Morphological abnormalities of the femur in the dysplastic hip. Relation between femur en acetabulum


Hip ; developmental dysplasia ; osteo-arthritis ; morphology

Published online: Sep 30 2018

Peter Mahieu , Takehito Hananouchi , Nobuyuki Watanabe , Peter Claes , Hao Li , Emmanuel Audenaert

From the Department of Orthopaedic Surgery and Traumatology, Ghent University Hospital, Ghent, Belgium


Aims : To apply cutting edge geometry processing techniques and statistical shape modelling to perform a quali-tative and quantitive evaluation of femoral deformity in developmental hip dysplasia and to describe its relation to the amount of acetabular coverage in full 3D.

An observational case-control study consisting of 40 right dysplastic cases compared to 43 normal hips, was designed. All subjects were Asian females with an average age of 53.9 years. The right femurs were scanned using computed tomography, followed by 3D reconstruction for statistical shape modelling. Inter- shape correspondences of the femoral shape were used to portray changes in femoral morphology to the amount of acetabular coverage. Partial least-squares regression was applied to establish a direct connection between acetabular coverage and the geometry of the femoral shape.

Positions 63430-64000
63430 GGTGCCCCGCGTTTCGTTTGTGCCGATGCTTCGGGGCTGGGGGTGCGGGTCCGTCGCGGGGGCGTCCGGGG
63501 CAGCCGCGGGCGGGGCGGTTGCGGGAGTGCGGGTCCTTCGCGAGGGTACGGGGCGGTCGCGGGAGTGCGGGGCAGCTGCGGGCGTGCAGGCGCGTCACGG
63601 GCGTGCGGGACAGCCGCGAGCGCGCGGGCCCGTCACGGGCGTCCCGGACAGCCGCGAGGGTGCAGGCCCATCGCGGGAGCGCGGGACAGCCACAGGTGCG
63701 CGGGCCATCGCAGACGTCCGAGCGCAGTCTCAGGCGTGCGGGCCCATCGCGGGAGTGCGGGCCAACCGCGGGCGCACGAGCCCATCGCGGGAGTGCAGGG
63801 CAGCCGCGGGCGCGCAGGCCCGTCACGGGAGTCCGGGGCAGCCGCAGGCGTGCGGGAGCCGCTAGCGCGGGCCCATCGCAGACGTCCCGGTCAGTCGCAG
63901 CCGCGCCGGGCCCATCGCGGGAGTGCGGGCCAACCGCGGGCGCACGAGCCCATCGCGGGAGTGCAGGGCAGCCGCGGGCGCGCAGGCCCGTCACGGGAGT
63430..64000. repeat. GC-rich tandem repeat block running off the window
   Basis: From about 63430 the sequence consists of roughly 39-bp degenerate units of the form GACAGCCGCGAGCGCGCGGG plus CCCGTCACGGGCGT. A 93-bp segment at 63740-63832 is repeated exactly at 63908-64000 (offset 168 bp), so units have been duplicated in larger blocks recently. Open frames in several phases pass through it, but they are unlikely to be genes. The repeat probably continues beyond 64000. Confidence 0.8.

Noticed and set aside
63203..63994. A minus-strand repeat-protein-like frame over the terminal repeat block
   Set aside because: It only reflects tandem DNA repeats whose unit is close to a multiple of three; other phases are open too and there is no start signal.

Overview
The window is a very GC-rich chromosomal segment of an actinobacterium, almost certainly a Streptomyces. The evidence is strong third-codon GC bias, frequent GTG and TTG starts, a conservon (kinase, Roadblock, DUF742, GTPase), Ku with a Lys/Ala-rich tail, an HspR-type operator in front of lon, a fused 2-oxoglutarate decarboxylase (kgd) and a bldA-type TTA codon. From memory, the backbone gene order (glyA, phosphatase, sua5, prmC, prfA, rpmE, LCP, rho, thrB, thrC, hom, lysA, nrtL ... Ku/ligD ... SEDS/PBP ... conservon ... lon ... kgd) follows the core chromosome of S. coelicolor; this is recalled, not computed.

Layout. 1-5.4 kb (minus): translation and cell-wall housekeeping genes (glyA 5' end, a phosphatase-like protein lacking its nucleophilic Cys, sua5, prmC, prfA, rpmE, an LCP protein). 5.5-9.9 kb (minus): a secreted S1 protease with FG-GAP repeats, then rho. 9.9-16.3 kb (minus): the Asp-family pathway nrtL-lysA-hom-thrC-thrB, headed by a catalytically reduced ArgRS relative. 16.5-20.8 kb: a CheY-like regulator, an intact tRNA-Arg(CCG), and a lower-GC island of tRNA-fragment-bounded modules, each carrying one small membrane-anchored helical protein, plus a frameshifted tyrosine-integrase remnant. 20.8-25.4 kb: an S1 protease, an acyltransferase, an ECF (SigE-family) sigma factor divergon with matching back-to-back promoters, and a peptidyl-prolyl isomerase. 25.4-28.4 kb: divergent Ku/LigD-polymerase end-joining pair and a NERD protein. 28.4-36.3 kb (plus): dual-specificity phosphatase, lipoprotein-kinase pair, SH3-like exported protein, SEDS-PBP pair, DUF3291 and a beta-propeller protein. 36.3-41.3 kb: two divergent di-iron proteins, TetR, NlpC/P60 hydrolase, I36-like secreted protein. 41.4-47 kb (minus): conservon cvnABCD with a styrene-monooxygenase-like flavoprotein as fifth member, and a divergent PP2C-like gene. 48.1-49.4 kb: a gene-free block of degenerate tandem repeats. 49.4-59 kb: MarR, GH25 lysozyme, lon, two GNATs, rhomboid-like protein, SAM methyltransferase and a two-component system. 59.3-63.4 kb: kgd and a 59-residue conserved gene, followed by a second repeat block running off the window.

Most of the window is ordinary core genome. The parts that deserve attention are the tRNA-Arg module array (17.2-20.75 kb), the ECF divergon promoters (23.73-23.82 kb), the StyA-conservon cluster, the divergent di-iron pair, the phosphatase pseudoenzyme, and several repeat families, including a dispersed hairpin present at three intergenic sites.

Acetabular coverage accounted for 7.1% of variation in the overal femur shape (p<0.05). Significant changes in femoral morphology (p<0.05) were observed with decreasing acetabular coverage. The regression model demonstrated progressive shortening of the femur neck, as well as increasing flattening of the femur head. Further, analysis of curvature and normal displacement demonstrated significant (p<0.05) flat- tening of the femur head especially in the area of the head-neck junction with increasing severity of acetabular dysplasia.

Anatomic abnormalities inherent to the dysplastic hip are limited to the very proximal part of the femur and significantly increase when the acetabular coverage decreases. Flattening of the femur head is most pronounced at the peripheral part of the head, in specific the femoral head-neck region.